Property damage caused by the escape of water from frozen pipes and other equipment can be extremely costly in both repairs and disruption to business. The guidance offers some useful advice to prevent freezing and suggested action to minimise damage.
- Ensure that all areas containing pipes and water storage tanks are heated to prevent freezing.
- Heating should be thermostatically controlled to maintain a minimum temperature.
- Fuel supplies and any associated equipment should be periodically tested and maintained. This is particularly critical where “interruptible” gas supplies are used.
- Pipes should be lagged to delay the temperature drop. Use 32mm thick good quality, non-combustible lagging securely fixed to all piping including expansion pipes.
- Tanks should be lagged around and over, but not underneath so that heat from below can rise.
- Minimise pipe-runs outside, or in areas exposed to winds.
- Wet pipe sprinkler systems should be avoided where the temperature cannot be kept above 4°C, the use of alternate or dry pipe systems should be considered.
Action To Minimise Damage
- Tenants, managers and agents should know the location of all stopcocks inside the premises as well as the main incoming valve in the street. The stopcocks should be periodically exercised to ensure that they are in working order.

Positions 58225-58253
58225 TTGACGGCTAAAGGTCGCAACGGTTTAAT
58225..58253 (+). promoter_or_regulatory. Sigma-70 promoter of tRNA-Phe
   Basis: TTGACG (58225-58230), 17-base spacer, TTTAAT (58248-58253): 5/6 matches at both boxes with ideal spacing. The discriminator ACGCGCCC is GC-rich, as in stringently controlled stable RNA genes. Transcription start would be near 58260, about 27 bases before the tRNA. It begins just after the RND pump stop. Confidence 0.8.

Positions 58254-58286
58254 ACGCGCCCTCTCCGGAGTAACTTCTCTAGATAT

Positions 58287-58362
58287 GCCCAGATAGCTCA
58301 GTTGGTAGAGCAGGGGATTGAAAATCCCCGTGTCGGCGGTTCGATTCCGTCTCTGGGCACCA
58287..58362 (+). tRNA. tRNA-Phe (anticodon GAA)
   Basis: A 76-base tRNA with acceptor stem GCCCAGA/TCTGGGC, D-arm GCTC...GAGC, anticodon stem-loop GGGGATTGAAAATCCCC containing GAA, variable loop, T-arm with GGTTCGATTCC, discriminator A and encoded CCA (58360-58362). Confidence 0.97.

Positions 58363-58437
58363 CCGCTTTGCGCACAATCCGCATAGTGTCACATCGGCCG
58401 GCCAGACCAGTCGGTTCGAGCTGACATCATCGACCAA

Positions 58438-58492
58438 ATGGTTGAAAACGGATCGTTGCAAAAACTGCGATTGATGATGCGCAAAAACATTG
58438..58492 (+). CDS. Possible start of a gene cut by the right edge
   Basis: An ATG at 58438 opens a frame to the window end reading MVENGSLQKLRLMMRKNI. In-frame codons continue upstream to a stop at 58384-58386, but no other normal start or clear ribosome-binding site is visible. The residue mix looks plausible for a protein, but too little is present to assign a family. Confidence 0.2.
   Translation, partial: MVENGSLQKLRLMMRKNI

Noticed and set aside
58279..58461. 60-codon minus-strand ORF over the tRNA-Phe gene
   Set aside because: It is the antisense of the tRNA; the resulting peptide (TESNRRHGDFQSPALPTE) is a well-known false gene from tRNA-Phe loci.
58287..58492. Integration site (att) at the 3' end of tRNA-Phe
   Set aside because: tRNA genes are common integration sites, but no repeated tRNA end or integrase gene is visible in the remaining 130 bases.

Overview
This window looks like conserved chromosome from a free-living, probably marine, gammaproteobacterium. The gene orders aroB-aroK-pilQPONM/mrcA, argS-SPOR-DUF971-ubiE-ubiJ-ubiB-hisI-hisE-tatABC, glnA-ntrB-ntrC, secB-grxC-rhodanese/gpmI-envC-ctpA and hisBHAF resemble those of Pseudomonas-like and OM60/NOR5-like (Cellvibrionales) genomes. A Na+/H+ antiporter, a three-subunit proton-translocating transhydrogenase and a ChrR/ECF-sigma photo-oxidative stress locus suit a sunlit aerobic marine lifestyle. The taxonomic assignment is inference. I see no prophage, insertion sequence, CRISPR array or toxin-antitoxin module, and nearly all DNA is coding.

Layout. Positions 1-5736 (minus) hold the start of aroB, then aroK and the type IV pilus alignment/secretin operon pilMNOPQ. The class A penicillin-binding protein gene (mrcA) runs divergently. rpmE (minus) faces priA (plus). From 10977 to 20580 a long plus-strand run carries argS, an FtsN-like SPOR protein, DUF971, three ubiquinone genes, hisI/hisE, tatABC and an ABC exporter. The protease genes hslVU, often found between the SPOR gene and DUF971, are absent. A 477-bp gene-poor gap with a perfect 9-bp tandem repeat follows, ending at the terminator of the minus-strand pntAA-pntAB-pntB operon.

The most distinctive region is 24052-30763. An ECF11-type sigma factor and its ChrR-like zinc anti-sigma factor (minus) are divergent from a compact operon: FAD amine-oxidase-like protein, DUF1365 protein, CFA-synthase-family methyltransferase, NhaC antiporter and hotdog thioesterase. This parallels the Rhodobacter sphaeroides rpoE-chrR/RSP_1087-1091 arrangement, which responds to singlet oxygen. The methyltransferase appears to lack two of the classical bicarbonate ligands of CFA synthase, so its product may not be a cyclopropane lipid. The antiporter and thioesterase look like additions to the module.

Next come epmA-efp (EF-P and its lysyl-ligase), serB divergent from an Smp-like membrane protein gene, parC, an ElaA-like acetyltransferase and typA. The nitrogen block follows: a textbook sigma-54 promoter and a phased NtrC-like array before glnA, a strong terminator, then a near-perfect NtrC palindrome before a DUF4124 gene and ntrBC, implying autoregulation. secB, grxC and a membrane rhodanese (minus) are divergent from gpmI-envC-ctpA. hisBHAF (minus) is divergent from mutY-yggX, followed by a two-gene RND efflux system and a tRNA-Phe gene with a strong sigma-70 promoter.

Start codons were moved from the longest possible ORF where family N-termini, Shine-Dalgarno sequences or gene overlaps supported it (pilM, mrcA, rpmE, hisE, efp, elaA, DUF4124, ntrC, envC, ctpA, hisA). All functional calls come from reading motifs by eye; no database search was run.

- Someone should be responsible for any sprinkler system, its water supply and pump room. Ensure that buildings are inspected to identify frozen or leaking pipes at an early stage.
- Review and update emergency contact procedures.
- Responsible staff should know how to thaw pipes safely:− Isolate the pipe by closing the stopcock on the feed from the tank or main.
− Expect a thawed pipe to leak water, so protect items beneath it.
− Do not use blow torches, hot air paint strippers or naked flames.
− Use hot water bottles or a hair dryer.
The guidance contains a useful tick-box system in PDF format so can be completed on-screen if you prefer not to print the document.